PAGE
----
Increace in international trade at a faster rate than the growth in the world economy.
Increase in international flow of capital including foreign direct investment.
Greater transborder data flow, using such technologies such as the internet, comnmunication satellites and telephones.
Greater international cultural exchange, for example through the export of Hollywood and Bollywood movies.
Spreading of multiculturalism and better individual access to cultural diversity, with on the other hand, some reduction in diversity through assimilation, hybridization, Westernization, Americanization or Sinoization of cultures.
Erosion of national sovereignty and national borders through international agreements leading to organizations like the WTO and OPEC.
Greater international travel and tourism.
Greater immigration, including illegal immigration.
Development of global telecommunications infrastructure.
Development of global financial systems.
Increase in the share of the world economy controlled by multinational corporations.
Increase role of international organizations such as WTO, WIPO, IMF that deal with international transactions.
Increase in the number of standards applied globally; e.g. copyright laws.
Creation of local clusters of competence (Porters Clusters) having world wide competitive advantage. (encyclopedia.thefreedictionary, 2004)
Many of these trends are seen as positive by supporters of various forms of globalization, and in many cases globalization has been actively promoted by governments and other institutions. For example, there are economic arguments supporting globalization, such as the theory of comparative advantage suggesting that free trade leads to a more efficient allocation of resources, with all those involved in the trade benefiting. (encyclopedia.thefreedictionary, 2004)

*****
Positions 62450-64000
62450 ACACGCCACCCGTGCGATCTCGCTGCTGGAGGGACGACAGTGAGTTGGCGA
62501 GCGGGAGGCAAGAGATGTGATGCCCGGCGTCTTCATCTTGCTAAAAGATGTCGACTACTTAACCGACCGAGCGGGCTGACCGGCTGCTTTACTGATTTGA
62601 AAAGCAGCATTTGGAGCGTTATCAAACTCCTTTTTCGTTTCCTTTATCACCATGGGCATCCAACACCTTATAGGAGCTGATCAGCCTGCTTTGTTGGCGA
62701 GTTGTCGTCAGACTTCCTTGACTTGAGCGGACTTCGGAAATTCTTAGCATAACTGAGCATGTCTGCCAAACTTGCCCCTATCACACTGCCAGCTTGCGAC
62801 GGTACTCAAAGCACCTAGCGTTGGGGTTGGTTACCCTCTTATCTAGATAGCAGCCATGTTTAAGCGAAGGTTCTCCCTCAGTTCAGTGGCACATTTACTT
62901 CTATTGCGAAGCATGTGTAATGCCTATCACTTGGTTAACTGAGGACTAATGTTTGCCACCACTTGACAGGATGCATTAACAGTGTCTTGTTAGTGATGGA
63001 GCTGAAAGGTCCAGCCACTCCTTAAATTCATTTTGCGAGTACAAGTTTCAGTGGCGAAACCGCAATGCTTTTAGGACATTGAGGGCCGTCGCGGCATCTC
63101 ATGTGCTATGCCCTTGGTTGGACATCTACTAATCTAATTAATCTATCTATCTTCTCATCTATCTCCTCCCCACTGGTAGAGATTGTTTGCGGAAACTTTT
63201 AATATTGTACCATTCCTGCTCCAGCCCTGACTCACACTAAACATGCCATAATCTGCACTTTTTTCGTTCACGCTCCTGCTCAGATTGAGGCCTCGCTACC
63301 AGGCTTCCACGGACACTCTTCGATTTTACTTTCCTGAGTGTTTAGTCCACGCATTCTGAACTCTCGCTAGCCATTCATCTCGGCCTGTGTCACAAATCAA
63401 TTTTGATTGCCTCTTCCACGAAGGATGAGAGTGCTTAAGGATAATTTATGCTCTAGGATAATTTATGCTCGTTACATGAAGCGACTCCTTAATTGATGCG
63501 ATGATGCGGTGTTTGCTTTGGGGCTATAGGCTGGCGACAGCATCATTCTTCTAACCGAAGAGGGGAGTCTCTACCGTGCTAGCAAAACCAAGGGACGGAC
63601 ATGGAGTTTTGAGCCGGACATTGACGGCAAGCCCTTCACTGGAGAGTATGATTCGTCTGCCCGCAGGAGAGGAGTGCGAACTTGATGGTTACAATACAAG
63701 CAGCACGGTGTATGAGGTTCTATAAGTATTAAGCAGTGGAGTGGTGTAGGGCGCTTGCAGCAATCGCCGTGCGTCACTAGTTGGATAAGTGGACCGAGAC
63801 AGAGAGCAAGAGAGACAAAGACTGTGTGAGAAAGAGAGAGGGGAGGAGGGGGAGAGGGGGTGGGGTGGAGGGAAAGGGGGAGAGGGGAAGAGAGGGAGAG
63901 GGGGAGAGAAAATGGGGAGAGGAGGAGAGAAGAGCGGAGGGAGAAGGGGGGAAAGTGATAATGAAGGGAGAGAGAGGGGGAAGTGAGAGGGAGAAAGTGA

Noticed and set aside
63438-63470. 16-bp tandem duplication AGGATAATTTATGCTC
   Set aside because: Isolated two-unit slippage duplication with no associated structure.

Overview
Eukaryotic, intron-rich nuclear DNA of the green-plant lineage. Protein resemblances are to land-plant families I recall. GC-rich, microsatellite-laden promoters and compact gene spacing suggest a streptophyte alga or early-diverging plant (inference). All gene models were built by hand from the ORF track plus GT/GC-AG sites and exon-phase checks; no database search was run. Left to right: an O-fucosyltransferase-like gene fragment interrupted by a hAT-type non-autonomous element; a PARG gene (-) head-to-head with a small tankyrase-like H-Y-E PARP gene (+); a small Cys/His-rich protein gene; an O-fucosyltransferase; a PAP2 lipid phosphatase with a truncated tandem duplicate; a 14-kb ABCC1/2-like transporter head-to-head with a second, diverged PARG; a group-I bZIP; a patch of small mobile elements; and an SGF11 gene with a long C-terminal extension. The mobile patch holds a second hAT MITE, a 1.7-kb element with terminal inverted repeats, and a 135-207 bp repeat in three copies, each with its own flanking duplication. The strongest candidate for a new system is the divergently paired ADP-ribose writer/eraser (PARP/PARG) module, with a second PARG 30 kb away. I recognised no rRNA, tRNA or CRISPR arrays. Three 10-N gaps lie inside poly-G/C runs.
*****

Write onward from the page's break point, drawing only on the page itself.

Impact on International Trade
'International trade has been one of the engines of world growth over the past 50 years. The tonnes of goods traded around the world have grown by 16 times since 1950, reflecting the lowering of trade barriers. The growth of trade in services is even greater' (Globalization Guide, 2001). Today, world merchandise exports are roughly $5.5 trillion and service exports are approaching the $1.4 trillion mark (Wild et al, 2003).
Globalization of trade offers immediate benefits: higher living standards, new economic opportunities, job creation and obviously the most important faster growth. However, on the downside not all countries have benefited equally from the globalization phenomenon. The countries that are getting poorer are those that are not open to world trade, notably many nations in Africa. Those that do not have the technical capabilities, infrastructure and institutional capacity found themselves falling behind even further. For example according to the Johannesburg Summit on Sustainable Development (WSSD), 2002, "Africa for instance has only experienced marginal growth over recent years and its share in international trade dropped from 2.7% in 1990 to 2.1% in 2002".
In addition, 'China's opening to international trade has brought it growth in income from $1460 a head in 1980 to $4120 by 1999. In 1980 American's earned 12.5 times as much as the Chinese, per capital. By 1999, they were only earning 7.4 times as much. The gap between rich and poor is also shrinking with most nations in Asia and Latin America' (Globalization Guide, 2001).
Impact on Foreign...